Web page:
• If it's worth fighting's worth fighting dirty for.
    Sent by former Lt. C. Harper (Vietnam '65)
  • if god wanted boots to be comfortable he would have designed them like running shoes.
    Sent by Pv1 Goetze
  • If you survive the extraordinary things, it will often be the little things that will kill you.
  • Give an order, then change the order, will get you disorder.
    Sent by Samuel
  • You never have fire support in heavy firefight but you always have it on a silent recon mission
    Sent by Roswell
  • Revision to Marine Corp. Motto "If it makes sense, we won't do it".
    Sent by Larry Wotring
  • The only thing more dangerous to you than the enemy, is your allies
    Sent by Marc Underwood
  • Night vision - isn't
    Sent by truga
  • When you need CAS, they'll be on last weeks radio fill and you won't be able to reach them
  • When you need Apache's, they'll be busy escorting the generals bird around
    Last two laws were sent by , saying they are "A couple of additions to the law I picked up in Afghanistan".
  • Supply & Demand law
    Whatever you have, you won't need; whatever you need, you won't have.
  • Leadership law
    If it was risky, it worked and no one got hurt: you were brilliant
    If it was risky, it worked and someone got hurt; you were courageous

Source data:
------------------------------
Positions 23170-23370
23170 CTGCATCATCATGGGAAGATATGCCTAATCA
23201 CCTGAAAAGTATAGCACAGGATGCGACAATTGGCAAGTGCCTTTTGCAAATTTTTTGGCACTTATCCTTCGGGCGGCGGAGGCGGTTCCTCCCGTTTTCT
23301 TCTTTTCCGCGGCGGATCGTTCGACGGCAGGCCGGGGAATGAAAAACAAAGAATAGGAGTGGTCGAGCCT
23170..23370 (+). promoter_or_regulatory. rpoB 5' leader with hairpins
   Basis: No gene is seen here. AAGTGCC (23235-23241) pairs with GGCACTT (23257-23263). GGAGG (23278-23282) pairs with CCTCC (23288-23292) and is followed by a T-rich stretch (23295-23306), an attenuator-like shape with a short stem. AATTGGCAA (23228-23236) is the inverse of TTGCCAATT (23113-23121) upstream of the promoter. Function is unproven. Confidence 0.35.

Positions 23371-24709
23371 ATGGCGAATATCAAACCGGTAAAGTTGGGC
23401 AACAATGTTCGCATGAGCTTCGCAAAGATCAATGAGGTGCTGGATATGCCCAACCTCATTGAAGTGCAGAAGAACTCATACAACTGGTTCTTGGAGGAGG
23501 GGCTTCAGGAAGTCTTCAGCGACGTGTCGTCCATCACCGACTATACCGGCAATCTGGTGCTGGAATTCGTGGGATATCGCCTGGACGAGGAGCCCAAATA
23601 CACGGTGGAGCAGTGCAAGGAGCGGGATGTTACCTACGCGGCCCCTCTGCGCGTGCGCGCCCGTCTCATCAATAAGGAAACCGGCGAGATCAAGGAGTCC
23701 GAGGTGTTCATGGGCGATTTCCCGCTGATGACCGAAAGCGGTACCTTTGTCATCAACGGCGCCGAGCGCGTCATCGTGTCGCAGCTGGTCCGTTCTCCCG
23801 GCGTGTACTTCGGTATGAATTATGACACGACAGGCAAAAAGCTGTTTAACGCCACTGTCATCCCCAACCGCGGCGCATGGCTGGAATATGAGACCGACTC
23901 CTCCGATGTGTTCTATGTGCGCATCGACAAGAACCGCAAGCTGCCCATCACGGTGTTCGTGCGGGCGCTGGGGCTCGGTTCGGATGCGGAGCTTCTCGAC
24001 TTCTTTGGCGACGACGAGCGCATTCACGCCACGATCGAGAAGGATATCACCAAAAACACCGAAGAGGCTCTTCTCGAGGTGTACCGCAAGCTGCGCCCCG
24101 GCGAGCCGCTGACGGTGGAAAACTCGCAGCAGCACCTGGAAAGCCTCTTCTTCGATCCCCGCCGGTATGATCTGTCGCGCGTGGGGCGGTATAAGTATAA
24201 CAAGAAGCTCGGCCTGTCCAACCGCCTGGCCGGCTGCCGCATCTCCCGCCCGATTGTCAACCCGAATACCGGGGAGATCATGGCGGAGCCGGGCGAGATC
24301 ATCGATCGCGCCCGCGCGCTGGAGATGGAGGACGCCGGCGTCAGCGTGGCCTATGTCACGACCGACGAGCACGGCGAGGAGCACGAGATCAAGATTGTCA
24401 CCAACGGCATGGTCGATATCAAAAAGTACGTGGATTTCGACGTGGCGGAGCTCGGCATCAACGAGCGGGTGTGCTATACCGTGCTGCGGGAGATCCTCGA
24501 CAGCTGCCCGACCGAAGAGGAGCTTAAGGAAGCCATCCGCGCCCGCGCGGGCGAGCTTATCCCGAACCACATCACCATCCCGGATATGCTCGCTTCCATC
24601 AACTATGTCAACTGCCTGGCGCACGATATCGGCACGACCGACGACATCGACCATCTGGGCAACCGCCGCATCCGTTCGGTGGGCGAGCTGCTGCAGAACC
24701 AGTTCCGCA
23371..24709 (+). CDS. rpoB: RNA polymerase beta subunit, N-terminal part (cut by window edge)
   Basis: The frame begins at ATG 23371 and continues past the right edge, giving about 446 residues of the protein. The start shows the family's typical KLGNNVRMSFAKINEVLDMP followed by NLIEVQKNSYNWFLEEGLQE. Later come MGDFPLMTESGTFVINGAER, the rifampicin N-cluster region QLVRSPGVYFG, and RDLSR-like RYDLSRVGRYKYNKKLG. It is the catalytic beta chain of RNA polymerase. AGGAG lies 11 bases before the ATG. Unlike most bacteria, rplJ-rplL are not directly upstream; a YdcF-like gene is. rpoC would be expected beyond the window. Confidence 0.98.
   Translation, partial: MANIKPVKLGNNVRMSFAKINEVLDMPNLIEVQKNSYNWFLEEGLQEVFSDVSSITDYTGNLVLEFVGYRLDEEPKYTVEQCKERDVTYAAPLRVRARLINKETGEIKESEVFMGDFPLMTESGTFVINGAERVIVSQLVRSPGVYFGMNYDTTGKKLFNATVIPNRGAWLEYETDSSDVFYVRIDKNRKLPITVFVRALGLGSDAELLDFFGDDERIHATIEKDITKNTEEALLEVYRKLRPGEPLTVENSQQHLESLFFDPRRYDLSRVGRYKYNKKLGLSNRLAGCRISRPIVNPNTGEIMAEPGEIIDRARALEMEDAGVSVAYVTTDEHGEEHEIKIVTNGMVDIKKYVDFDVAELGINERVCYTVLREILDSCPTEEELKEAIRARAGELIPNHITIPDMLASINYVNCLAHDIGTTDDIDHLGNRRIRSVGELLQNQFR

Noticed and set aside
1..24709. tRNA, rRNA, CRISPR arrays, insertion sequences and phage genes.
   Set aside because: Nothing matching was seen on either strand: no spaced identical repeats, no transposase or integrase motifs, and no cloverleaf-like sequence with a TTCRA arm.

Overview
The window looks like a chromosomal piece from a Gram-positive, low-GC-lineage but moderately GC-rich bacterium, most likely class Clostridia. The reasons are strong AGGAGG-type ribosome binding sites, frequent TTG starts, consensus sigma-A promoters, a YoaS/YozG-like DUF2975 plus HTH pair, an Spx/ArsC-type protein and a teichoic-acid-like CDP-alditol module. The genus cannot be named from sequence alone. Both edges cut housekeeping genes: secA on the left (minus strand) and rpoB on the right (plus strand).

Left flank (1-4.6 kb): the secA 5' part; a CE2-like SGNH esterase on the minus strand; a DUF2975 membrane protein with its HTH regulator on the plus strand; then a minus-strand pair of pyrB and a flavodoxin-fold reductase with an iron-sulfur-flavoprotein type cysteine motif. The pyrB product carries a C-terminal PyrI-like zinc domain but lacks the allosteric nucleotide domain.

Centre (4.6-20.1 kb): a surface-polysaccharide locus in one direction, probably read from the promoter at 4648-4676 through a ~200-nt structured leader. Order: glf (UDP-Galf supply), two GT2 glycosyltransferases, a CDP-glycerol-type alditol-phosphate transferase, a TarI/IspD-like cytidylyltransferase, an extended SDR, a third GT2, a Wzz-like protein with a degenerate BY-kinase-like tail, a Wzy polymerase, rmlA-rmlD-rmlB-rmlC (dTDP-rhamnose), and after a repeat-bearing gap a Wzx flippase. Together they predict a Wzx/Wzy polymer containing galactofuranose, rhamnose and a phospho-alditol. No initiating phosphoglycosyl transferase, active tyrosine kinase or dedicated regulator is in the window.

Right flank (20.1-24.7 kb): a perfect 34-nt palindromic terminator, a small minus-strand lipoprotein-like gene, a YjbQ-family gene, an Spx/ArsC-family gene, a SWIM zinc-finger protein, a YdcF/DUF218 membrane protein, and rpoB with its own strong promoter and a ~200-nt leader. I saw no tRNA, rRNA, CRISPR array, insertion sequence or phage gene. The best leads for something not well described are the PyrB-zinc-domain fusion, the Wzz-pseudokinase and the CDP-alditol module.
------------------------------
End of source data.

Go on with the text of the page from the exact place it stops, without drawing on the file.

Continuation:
If it was risky, it didn't work and no one got hurt; you were lucky
    If it was risky, it didn't work and someone got hurt; you were stupid (and probably dead)
    Last two laws were sent by
  • The best sniper position is always the hardest to reach
  • Snakes aren't neutral
  • When you need to use the bathroom - the enemy is watching your position
    Last three laws were sent by , Law Enforcement Precision Marksman, Arkansas

Laws of War for Helicopters

  • Helicopter tail rotors are naturally drawn toward trees, stumps, rocks, etc.
    While it may be possible to ward off this event some of the time, it cannot, despite the best efforts of the crew, always be prevented.
    It's just what they do.
  • The engine RPM and the rotor RPM must BOTH be kept in the GREEN.
    Failure to heed this commandment can adversely affect the morale of the crew.
  • The terms Protective Armor and Helicopter are mutually exclusive.
  • "Chicken Plates" are not something you order in a restaurant.
  • The BSR (Bang Stare Red) Law:
    The louder the sudden bang in the helicopter, the quicker your eyes will be drawn to the gauges.
    Corollary: The longer you stare at the gauges the less time it takes them to move from green to red.
  • Loud, sudden noises in a helicopter WILL get your undivided attention.
  • The further you fly into the mountains, the louder the strange engine noises become.
  • It is a bad thing to run out of airspeed, altitude and ideas all at the same time.
  • "Pucker Factor" is the formal name of the equation that states the more hairy the situation is, the more of the seat cushion will be sucked up your butt.